- Towards full integration of quantitative and qualitative methods in case study research: insights from investigating child welfare inequalities. Journal of Mixed Methods Research. View this article in WRRO
- Poverty, inequality, child abuse and neglect: Changing the conversation across the UK in child protection?. Children and Youth Services Review, 97, 127-133. View this article in WRRO
- Child Protection and Social Inequality: Editorial. Social Sciences, 8(2). View this article in WRRO
- Paradoxical evidence on ethnic inequities in child welfare: Towards a research agenda. Children and Youth Services Review, 96, 145-154. View this article in WRRO
- Social work, poverty, and child welfare interventions. Child and Family Social Work, 23(3), 364-372. View this article in WRRO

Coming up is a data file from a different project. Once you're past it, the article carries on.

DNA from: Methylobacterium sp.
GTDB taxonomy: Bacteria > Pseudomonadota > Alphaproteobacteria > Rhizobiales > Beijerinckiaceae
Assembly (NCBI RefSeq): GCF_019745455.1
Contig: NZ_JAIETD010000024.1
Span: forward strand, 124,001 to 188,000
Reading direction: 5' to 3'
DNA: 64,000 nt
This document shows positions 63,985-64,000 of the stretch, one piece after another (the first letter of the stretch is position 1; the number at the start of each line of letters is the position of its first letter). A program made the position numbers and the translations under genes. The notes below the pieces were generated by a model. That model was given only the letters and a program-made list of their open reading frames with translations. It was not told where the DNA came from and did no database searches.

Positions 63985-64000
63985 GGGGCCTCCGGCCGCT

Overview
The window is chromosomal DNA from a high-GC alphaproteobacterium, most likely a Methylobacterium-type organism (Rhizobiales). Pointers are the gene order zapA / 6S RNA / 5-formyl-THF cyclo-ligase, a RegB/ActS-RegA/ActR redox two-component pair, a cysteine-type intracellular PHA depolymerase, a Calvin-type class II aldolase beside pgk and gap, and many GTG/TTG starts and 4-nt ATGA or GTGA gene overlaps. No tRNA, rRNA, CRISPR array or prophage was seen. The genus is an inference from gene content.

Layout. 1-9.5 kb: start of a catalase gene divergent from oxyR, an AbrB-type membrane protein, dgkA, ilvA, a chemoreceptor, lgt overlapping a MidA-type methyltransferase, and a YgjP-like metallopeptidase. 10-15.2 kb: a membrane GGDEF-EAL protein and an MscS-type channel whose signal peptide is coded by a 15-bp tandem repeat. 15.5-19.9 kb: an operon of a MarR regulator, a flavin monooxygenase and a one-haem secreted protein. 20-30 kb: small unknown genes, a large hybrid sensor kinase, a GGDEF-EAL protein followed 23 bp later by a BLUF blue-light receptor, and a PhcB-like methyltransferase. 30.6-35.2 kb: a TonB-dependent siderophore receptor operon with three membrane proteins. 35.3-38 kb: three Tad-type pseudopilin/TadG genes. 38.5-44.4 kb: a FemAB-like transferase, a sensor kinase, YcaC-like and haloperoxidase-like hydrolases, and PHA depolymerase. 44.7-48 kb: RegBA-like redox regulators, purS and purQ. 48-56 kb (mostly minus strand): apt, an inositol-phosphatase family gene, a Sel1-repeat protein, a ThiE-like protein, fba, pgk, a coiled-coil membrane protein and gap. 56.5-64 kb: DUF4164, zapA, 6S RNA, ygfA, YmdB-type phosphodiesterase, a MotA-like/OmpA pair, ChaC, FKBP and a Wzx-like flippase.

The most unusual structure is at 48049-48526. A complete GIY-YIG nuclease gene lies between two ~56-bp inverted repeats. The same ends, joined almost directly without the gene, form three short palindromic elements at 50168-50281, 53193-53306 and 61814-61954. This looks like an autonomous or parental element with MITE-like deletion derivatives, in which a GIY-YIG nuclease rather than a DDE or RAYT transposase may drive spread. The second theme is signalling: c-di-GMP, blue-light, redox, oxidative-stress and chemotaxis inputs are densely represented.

- Inequalities and Child Protection System Contact in Aotearoa New Zealand: Developing a Conceptual Framework and Research Agenda. Social Sciences, 7(6).
- How do you solve a problem like Maria? Family complexity and institutional complications in UK social work. European Journal of Social Work. View this article in WRRO
- ‘When you're sitting in the room with two people one of whom… has bashed the hell out of the other’: Possibilities and challenges in the use of FGCs and restorative approaches following domestic violence. Children and Youth Services Review, 88, 441-449. View this article in WRRO
- Let's stop feeding the risk monster: towards a social model of 'child protection'. Families, Relationships and Societies, 7(1), 7-22. View this article in WRRO